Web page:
Life sentence threat has Ugandan gays in a panic
convicted, including life imprisonment for what it calls aggravated homosexuality.
Countries including the US previously criticised the bill when it came before parliament. Germany cut off aid to Uganda late last year citing the bill as one of its concerns.
Widespread criticism of the law, and resistance from the executive which is wary of antagonising Western donors, stalled its passage. But parliament has also been under pressure to push it through, especially from mainstream and evangelical churches.
Homosexuality was already illegal in Uganda, but the new law prohibits the “promotion” of gay rights and punishes any- one who “funds”, “sponsors” or “abets” homosexuality.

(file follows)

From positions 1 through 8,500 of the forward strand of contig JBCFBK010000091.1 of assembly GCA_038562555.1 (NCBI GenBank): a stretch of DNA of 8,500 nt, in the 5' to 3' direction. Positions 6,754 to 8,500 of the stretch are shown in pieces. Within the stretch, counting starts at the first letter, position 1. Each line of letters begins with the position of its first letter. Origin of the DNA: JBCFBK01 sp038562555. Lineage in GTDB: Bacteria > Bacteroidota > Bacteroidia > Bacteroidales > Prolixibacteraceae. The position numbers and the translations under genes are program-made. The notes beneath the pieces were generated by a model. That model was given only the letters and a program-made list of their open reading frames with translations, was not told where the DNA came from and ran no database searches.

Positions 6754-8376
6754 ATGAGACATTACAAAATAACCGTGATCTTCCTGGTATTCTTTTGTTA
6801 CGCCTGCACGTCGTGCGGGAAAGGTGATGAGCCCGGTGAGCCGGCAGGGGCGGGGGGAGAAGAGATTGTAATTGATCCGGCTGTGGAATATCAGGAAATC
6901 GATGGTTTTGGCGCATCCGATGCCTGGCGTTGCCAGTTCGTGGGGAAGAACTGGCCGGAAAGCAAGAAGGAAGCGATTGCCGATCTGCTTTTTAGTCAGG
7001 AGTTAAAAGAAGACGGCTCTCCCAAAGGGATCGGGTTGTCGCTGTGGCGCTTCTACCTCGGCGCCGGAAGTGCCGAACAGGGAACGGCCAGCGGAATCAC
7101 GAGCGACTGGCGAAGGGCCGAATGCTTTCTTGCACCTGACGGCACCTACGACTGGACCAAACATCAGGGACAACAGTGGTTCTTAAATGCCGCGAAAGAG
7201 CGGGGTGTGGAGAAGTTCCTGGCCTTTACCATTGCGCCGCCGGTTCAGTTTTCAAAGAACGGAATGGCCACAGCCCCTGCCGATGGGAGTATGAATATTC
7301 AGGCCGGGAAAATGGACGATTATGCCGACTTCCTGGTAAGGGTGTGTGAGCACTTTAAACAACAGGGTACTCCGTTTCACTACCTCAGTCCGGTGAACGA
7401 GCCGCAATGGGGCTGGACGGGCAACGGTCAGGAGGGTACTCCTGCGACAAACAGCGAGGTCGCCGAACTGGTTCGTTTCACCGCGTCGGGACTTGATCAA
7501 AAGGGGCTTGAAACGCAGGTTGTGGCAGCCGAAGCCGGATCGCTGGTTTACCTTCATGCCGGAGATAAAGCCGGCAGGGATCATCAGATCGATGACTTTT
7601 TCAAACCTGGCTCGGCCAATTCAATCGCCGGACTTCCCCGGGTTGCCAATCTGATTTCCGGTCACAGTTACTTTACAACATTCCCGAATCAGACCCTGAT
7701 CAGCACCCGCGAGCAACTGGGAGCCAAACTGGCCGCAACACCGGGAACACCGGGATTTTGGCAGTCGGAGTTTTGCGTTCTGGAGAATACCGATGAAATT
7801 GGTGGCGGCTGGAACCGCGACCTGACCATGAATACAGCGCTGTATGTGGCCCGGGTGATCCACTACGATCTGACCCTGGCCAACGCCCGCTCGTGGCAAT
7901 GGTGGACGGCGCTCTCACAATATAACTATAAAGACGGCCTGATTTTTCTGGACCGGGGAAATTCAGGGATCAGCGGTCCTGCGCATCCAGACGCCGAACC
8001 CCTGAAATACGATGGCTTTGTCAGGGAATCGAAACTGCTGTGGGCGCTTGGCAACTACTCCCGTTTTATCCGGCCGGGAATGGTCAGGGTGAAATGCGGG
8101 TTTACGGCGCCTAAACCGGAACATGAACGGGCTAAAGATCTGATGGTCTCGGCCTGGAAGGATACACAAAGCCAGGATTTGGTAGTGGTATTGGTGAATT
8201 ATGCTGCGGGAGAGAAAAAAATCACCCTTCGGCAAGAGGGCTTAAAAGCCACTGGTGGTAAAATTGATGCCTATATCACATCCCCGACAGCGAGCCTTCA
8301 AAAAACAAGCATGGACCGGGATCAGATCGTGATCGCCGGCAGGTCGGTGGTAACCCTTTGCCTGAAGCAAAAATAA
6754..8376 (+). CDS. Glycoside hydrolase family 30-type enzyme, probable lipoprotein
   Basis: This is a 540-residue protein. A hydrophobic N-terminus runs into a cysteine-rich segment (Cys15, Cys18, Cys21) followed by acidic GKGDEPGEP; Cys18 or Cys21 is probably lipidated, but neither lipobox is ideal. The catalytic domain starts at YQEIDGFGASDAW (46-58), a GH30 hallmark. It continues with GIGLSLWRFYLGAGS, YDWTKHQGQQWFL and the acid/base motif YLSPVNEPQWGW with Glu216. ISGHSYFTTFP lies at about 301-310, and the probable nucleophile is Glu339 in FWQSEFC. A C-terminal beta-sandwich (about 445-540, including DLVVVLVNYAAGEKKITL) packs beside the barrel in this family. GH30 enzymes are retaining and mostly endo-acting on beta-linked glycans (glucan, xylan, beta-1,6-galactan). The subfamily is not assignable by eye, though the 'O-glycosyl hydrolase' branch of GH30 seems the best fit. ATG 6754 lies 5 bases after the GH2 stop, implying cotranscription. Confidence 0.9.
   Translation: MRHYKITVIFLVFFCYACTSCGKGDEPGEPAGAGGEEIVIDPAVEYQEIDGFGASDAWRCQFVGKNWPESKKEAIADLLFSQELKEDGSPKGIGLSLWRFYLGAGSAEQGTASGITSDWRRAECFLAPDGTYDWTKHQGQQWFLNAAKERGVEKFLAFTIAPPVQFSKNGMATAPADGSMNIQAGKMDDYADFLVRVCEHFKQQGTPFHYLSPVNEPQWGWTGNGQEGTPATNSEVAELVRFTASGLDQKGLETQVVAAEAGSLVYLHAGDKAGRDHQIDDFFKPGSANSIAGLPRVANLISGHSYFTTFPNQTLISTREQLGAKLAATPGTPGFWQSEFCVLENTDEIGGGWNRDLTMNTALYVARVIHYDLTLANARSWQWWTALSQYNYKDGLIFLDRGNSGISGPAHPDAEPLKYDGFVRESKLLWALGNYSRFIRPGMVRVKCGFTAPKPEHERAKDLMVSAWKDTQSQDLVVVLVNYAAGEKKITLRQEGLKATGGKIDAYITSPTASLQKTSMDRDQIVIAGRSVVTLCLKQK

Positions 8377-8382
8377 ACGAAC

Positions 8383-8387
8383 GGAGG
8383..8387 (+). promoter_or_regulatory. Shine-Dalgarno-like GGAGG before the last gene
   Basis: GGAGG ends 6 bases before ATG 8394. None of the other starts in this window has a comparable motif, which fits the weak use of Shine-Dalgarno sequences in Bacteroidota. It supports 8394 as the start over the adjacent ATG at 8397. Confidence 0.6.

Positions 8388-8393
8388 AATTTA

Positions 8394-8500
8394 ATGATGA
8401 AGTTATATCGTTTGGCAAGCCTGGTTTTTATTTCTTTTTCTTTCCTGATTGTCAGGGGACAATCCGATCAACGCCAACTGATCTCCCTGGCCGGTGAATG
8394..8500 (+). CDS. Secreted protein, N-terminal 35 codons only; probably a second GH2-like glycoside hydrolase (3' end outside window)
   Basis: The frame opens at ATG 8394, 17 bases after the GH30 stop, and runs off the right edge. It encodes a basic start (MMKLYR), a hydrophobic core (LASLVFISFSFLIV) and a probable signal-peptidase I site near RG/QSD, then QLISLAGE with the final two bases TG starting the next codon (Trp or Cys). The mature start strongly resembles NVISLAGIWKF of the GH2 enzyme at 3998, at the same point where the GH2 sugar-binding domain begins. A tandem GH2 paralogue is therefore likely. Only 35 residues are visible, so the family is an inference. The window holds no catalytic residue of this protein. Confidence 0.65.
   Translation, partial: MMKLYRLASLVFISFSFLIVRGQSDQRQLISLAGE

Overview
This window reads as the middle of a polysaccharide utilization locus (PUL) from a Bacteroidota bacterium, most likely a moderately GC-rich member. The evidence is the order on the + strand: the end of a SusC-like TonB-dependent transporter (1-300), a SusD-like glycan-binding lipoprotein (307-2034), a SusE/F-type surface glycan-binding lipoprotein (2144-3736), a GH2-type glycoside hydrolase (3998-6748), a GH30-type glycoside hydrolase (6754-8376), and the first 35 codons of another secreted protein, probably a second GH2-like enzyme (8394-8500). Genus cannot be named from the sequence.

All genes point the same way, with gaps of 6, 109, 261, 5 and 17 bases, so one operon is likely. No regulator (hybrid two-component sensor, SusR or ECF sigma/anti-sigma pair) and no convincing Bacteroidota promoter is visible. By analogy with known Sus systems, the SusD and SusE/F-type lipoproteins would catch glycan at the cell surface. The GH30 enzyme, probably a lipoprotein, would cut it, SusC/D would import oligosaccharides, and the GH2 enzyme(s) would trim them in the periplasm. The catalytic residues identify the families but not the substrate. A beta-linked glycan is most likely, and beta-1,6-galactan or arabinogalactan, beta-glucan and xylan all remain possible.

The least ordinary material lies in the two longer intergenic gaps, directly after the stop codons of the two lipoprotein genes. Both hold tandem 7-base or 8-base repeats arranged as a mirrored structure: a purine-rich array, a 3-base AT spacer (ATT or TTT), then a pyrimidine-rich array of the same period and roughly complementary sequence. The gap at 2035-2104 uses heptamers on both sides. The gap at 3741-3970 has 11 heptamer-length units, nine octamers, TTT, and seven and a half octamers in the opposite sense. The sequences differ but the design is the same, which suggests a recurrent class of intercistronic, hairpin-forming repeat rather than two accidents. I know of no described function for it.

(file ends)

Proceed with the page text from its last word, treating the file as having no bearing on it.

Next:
Homosexuality is taboo in many African countries. It is illegal in 37 nations on the continent, and activists say few Africans are openly gay, fearing imprisonment, violence and losing their jobs.
Frank Mugisha, executive director of Sexual Minorities Uganda, said he would try to rally rights activists to have the law blocked in the courts.
The president must sign any bill before it becomes law.
“We in the gay community are in a panic,” Mugisha said. “People are afraid of walking in the streets, because they know how Ugandans like to take the law into their own hands.” International rights groups have criticised Uganda for passing a series of laws they say have chipped away at civil liberties and created an oppressive environment.
This week parliament passed an anti- pornography law that bans “erotic behaviour intended to cause sexual excitement and any indecent act or behaviour tending to corrupt morals”.
Critics responded with derision, dubbing it the “antiminiskirt” law because it proscribes wearing miniskirts.
In August, Uganda passed a public order management law that requires anyone planning to hold a political rally or demonstration to give notice to the police. The legislation gives authorities sweeping powers to stop such meetings if they have “reasonable grounds” to do so. – Reuters